In January 2019, the FOMC decided to continue conducting monetary policy with an oversupply of reserves, in part because of an increase in the level and volatility in demand for them. That demand for reserves was significantly owed to the preference federal banking agencies had for banks to hold reserves over other types of liquid assets.
In September 2019, the repo market broke down because banks and broker-dealers did not step in to equilibrate a supply-demand imbalance caused by corporate tax payments and Treasury securities settlement. Banks were unwilling to use their reserve balances to lend into the repo market, in part because of a supervisor preference that banks hold reserves rather than Treasuries. Banks also were unwilling to raise funds to lend into the repo market for two reasons: leverage requirements and GSIB surcharges generally made the resulting balance sheet expansion too expensive, and banks were reluctant to upend their capital and liquidity allocations to respond to a temporary event.
The Fed responded to the breakdown by further expanding its balance sheet and actively considering creating a standing repo facility that would mirror its standing reverse repo facility. Reportedly, the standing facility might not just lend funds to commercial banks (which already borrow through the discount window) and primary dealers (which already participate in Fed open market operations) but also hedge funds and other participants in the FICC sponsored repo program. In short, the Fed stepped in to solve a problem caused by its increased role in financial markets by further expanding its role in those markets and by planning to increase its role in them still further.
More to come?
The volatility in repo markets in September 2019—and the massive Federal Reserve response—occurred in part because banks are disincentivized by regulation and supervision to exercise their core function: offering liquidity where it is needed. If the next dislocation happens when the economy is weak rather than strong, the turmoil could cascade into capital markets and the broader economy. If so, especially with the federal funds rate already near zero, the Federal Reserve would necessarily ramp up its balance sheet and intervene more aggressively in financial markets.
More immediately, there is a chance that the FOMC will indicate that it is officially targeting the repo rate rather than, or in addition to, the federal funds rate. If so, because the FOMC controls neither supply nor demand in the repo market (unlike the federal funds market), it will have to effect control by standing ready to lend or borrow into the market in unlimited quantities at fixed interest rates just above and below its target rate. If this were to happen, the Federal Reserve would become the “market maker of first resort” in the world’s most important financial market. Again, all of this is due to regulations designed to reduce the likelihood of the Fed supplying indirect liquidity support to banks, because that Fed role is seen as too much governmental involvement in finance.
Breaking the feedback loop
To some extent, the Federal Reserve appears to have heard these concerns. In response to the turmoil in September 2019, it is reportedly attempting to convince examiners to stop encouraging banks to favor reserves over Treasuries. The Fed has also proposed reducing the U.S. leverage ratio requirement toward international norms (see Fed proposal here) and raised the possibility of eliminating the leverage-ratio hurdle rates from stress tests (see Fed speech here).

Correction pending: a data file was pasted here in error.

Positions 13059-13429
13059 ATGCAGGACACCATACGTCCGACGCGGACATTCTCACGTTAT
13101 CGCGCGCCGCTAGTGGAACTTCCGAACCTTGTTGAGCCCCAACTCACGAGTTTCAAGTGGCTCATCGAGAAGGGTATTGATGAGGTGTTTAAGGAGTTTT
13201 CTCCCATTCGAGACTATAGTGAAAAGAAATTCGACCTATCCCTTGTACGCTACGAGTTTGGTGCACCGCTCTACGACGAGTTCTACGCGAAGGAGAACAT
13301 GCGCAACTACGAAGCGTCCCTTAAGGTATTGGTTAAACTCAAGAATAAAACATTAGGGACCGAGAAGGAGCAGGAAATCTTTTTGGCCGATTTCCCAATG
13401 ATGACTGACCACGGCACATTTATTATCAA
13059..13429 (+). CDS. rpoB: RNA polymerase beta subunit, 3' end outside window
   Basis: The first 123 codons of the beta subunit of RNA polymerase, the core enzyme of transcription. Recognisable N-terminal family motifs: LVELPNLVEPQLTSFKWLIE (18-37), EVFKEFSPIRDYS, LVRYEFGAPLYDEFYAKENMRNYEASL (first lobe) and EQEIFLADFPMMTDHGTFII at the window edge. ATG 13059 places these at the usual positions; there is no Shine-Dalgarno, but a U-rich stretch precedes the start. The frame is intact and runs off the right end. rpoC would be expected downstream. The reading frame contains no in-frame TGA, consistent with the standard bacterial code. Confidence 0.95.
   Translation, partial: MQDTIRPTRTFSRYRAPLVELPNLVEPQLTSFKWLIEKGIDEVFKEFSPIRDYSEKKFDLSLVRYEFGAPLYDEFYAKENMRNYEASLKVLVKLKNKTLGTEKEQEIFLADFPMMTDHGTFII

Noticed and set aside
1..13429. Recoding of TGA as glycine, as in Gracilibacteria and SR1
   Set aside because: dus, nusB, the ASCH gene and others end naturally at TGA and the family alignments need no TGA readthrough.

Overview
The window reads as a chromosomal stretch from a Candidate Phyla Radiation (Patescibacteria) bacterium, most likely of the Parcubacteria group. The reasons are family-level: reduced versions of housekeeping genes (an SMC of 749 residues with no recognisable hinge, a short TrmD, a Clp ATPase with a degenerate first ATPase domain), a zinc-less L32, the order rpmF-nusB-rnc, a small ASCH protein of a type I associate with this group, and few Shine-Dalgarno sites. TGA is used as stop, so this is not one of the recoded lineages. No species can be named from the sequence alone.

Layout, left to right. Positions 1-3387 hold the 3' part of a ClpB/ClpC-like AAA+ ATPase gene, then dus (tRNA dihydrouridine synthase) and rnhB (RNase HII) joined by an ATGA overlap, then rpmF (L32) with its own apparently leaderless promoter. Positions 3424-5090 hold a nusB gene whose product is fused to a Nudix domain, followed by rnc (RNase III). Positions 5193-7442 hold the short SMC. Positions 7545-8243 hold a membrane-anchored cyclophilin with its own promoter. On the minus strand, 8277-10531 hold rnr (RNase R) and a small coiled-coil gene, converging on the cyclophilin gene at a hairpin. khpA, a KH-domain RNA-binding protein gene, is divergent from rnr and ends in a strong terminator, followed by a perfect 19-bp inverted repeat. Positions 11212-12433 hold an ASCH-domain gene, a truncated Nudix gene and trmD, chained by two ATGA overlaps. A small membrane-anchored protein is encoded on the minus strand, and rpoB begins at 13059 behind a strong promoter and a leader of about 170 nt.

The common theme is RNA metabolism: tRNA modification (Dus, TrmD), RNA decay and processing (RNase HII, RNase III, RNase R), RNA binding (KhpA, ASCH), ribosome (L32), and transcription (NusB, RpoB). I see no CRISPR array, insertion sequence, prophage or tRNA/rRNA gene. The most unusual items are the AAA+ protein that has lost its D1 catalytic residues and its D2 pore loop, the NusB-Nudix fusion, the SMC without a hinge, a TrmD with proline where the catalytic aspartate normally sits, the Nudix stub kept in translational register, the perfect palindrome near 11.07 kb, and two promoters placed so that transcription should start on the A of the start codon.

Moreover, beginning in October 2017 the Fed had been shrinking its portfolio of government securities by reducing its reinvestments of principle. Reserve balances had declined from a high of $2.8 trillion to about $1.4 trillion in early September 2019. Market rates had risen from below the IOER rate to at or a bit above the rate, providing banks an incentive to economize on their holdings of reserve balances.
Unfortunately, the Fed reversed course following the September turmoil and as of mid-January 2020 had reinflated its portfolio by over $400 billion. The jury is out as to whether the Fed will continue the gradual decline once having addressed the volatility in reserves that contributed to the turmoil.
In November 2018 the FOMC indicated that it would reconsider its decision to implement monetary policy using a large-balance sheet approach if it turns out the necessary balance sheet is much larger than it anticipated. While the precise level it anticipated is secret, available information suggests the FOMC then judged that $1 trillion in reserves would be needed. The Fed’s current estimate appears to be about $1½ trillion.
We encourage the Fed to keep to its word, reconsider its decision, and decide to conduct policy in a manner similar to how it did before the crisis, with a level of excess reserves about one thousandth of its current level. It should combine that change in monetary policy with the changes in regulatory policy it is already considering, strengthening forces of arbitrage between money markets and therefore the monetary transmission mechanism.
Before the crisis the Fed implemented monetary policy by engaging in small and comparably unimportant repo transactions with primary dealers to adjust the size of its balance sheet. Given the tight linkages between financial markets, changes in the fed funds rate were well transmitted to other interest rates. As a result, the Fed once had a small footprint and good monetary control. In the current environment, the Fed’s footprint is huge and growing and its monetary control questionable.
If the Fed continues on its current course, when the next crisis occurs, we worry that its independence will be at risk. The star of the show always takes the blame when the ratings are poor.